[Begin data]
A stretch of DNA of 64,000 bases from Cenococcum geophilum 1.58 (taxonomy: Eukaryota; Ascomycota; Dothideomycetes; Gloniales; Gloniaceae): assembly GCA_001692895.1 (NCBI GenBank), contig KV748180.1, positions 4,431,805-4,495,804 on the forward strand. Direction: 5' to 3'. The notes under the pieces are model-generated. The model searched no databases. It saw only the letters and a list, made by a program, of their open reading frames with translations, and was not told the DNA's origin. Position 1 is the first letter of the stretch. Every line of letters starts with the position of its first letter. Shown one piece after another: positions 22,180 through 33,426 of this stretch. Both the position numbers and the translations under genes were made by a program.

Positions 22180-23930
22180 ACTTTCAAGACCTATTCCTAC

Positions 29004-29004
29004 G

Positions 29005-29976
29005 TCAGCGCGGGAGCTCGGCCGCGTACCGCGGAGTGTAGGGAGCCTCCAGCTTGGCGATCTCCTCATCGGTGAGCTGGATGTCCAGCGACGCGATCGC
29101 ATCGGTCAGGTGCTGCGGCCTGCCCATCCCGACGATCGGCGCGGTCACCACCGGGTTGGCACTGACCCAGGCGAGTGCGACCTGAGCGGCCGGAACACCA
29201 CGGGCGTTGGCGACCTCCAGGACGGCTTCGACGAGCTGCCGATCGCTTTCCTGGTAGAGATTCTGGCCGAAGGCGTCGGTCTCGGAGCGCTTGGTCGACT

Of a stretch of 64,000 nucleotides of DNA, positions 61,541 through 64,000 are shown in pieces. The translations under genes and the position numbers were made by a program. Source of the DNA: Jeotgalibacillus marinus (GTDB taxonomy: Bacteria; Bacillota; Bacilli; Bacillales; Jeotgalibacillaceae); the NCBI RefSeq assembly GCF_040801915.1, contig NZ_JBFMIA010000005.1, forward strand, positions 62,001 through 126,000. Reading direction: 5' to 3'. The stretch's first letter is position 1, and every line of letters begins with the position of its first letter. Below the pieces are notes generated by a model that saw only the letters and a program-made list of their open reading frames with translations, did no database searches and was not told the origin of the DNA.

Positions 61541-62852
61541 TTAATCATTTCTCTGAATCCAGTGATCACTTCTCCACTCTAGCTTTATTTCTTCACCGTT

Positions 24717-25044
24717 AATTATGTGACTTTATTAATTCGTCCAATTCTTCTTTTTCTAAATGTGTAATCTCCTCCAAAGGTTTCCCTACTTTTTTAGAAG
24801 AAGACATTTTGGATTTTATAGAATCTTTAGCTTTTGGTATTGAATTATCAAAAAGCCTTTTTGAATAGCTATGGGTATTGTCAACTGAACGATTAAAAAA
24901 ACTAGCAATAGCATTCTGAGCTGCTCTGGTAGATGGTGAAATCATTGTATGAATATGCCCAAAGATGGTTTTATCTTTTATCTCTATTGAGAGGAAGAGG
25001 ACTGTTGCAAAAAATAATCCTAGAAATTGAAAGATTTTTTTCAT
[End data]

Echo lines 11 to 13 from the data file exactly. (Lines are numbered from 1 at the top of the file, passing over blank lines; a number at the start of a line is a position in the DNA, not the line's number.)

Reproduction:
Positions 61541-62852
61541 TTAATCATTTCTCTGAATCCAGTGATCACTTCTCCACTCTAGCTTTATTTCTTCACCGTT

Positions 24717-25044